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Ill health, financial worries, change of family circumstances, emigration, a new baby - all of these factors might be making you wonder whether you must make the agonising decision to give up your pet.
If the worry of caring for you pet is down to illness or injury, going into hospital or any other reason for not being available for a while, you could consider putting your pet into kennels or foster care. The Cinnamon Trust is a charitable organisation that has 4,500 registered volunteers across the UK. They may be able to help you find short term fostering care for your pet if you are elderly and have to go into hospital. They can also offer dog walking services so that you do not have to give up your pet if you find yourself immobile for a while.
Signs of aggression, destructiveness, self mutilation and soiling are unpleasant and worrying, but you can get help with these problems. The first thing to do is to get a vet to examine your pet to make sure that it is not sick or injured as this could be causing its problems (it might be aggressive owing to pain from a physical problem, or it might have become incontinent owing to a urine infection as examples)
The Association for the Study of Animal Behaviour (ASAB) accredits Certified Clinical Animal Behaviourists (CCAB), or The Association of Pet Behaviour Counsellors (APBC) also represents animal behaviourists are two bodies who could advise you about this. CCAB and APBC behaviour experts will work to identify the cause of the behaviour problem and then develop structured treatment plans that are suitable for you, your pet and your circumstances.
As with so many things to do with pets, everything costs money and maybe vets bills are causing you to fear for a future with your pet. You could in this case consider taking out pet insurance so that manageable amounts each month will be put away to cover unexpected vets’ bills in the future, you are covered (within the limits and terms of your policy) from the moment you take the cover out.
You could also ask your vet if they will consider taking small payments on a regular basis if you have a large vet bill.
You could also contact the following organisations in case you are eligible for their assistance:
PDSA – see their website or call 0800 7312502 (only if you are on housing benefits)
The Blue Cross – see their website or call 01993 822651
The RSPCA – see their website or call 0300 1234555
If you have considered all the alternative measures to giving up your pet and found that you still have to do it, you may consider the following options.
A lot of pets are successfully re-homed in this way and it may be a way for you to see your pet again from time to time if you can bear it. Your local vet may know someone who would take your pet on, so it is always worth asking.
If the help of friends and family is not available to you then you should contact an animal rescue centre. With any luck they will be able to rehome your pet with a new owner in a domestic environment where it will be loved and get lots of attention. In any event welfare centres have the policy of never putting a healthy pet to sleep.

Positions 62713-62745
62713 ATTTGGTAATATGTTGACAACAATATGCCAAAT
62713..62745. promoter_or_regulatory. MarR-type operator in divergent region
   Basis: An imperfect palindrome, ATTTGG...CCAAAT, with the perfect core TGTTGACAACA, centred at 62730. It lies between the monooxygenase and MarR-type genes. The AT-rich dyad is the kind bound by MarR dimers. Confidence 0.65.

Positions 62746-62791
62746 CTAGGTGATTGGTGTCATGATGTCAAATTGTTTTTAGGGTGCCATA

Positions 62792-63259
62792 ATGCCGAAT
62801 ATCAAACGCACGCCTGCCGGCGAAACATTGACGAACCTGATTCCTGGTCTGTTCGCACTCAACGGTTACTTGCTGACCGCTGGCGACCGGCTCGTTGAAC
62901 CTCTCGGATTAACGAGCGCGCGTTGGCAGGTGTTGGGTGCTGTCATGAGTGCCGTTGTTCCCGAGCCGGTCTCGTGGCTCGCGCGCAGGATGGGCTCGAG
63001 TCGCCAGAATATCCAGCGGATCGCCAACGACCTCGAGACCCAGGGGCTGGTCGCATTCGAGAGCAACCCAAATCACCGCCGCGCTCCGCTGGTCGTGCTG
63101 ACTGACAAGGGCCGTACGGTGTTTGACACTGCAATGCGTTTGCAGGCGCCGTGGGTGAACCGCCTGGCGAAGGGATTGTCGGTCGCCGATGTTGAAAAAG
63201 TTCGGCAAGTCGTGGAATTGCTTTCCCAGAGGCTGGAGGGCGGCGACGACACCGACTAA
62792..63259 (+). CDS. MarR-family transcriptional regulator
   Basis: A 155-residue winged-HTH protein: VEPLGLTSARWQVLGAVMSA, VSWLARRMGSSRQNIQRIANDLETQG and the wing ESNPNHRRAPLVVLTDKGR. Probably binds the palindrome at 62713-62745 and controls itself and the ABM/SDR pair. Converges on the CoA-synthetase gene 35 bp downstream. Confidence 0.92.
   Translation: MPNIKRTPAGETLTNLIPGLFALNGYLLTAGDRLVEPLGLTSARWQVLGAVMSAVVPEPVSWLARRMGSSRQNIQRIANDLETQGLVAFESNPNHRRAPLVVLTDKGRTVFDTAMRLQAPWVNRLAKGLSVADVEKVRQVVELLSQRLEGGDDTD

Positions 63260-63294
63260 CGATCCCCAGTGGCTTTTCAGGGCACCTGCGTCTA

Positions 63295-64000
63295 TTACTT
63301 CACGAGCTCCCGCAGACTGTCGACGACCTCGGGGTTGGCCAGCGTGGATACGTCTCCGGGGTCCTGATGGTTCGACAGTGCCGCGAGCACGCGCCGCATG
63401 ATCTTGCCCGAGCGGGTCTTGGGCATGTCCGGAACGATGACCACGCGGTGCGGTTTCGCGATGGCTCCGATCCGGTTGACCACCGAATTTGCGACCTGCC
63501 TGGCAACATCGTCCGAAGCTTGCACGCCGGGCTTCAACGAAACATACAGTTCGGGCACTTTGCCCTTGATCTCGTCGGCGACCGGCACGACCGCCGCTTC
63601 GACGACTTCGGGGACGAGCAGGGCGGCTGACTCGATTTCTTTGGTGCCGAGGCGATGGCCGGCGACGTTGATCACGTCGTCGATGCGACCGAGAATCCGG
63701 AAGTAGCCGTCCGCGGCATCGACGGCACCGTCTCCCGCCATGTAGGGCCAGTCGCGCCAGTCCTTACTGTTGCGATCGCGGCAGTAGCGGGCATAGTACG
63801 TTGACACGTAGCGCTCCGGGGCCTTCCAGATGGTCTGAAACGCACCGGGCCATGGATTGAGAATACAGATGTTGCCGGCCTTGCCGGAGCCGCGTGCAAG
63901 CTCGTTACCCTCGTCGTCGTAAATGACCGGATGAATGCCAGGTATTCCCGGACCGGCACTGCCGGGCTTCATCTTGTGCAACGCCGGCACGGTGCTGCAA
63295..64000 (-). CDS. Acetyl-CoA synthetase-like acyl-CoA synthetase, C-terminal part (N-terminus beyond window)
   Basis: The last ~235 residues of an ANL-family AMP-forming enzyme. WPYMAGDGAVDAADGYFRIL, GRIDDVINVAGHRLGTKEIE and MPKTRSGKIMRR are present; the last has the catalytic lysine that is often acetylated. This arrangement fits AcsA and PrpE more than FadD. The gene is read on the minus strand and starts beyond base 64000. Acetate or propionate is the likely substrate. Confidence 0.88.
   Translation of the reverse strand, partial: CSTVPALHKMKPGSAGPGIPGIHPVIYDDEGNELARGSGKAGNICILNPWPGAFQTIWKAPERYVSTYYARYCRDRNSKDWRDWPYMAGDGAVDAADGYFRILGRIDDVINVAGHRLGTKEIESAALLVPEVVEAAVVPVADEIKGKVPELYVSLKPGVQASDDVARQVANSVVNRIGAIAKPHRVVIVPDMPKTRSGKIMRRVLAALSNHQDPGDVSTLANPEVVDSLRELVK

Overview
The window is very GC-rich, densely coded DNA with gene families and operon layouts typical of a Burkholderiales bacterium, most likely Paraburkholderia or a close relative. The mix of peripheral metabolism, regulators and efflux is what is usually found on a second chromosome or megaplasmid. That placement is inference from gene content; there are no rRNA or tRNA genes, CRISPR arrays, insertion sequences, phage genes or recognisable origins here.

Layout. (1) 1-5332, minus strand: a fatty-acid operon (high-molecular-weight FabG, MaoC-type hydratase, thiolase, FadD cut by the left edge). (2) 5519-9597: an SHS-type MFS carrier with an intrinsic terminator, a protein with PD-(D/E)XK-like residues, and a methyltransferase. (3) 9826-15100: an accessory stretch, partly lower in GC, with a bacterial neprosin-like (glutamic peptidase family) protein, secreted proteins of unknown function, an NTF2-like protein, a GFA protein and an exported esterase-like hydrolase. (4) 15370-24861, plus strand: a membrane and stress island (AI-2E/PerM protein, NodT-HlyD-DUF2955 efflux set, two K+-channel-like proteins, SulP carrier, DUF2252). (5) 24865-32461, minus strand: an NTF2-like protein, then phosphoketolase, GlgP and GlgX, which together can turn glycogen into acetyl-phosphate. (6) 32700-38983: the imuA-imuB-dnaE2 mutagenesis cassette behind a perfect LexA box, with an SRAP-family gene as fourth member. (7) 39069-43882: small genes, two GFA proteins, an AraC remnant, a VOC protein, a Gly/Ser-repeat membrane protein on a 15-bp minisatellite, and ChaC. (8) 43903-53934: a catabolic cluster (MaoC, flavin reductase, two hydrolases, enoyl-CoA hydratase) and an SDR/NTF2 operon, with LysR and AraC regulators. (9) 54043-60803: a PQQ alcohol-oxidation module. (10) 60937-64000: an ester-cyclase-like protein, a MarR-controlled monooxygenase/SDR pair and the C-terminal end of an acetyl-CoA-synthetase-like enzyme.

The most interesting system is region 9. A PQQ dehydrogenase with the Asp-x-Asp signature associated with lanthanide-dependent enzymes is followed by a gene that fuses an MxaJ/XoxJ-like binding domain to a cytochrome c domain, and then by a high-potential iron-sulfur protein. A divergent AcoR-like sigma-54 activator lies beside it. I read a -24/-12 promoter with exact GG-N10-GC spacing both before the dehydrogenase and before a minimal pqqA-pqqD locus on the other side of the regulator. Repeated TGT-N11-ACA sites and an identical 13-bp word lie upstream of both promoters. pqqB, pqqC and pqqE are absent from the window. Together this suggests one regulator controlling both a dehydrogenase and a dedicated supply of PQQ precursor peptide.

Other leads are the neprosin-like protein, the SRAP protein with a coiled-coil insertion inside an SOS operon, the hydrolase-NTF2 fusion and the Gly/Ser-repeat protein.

Do note that these centres give priority to those pets that are in desperate need (for example those who have been rescued from cruelty and neglect or who have been found abandoned) so your pet may not be able to go to the centre immediately, because it does, for the moment, have a home.
Do not be ashamed to hand your pet over. If you can afford to, make a donation when you hand over your pet to help the centre with the animal’s rehabilitation and that of others. If you really cannot give it the home it needs, it is far better to give it a second chance via a welfare centre rather than say abandoning it somewhere far from home and hoping it will be OK - or taking some other extreme course of action.
If your dog, cat or any other animal is a pure breed you could talk to the relevant breeders’ associations. You will be able to get in touch with those who have knowledge of the breed, Also there are welfare centres who specialise in particular breeds (and their crosses) - see for example Labrador Rescue.
Once you have handed the pet over it is no longer your property, so be really sure before you make the final decision.
Ensure that your pet is in good health before you hand it over, with all its vaccinations, worming etc up to date. Also, you will need to advise your microchip logging company, in writing, of the change of ownership. There will probably be a charge for this.
Contact your microchip information holding company.
Advise your insurance company that you are giving up your pet if it is insured.
Let your vet and anyone else who has dealings with your pet know the new owner’s contact details. Also advise the new owner of your vet’s details. Note that veterinary records do not automatically get moved between practices when a patient changes their surgery, as our NHS records do. Previous medical history (including conditions that are on-going) are essential for the new owner to obtain the correct veterinary treatment and to ensure that they buy the correct insurance for the pet.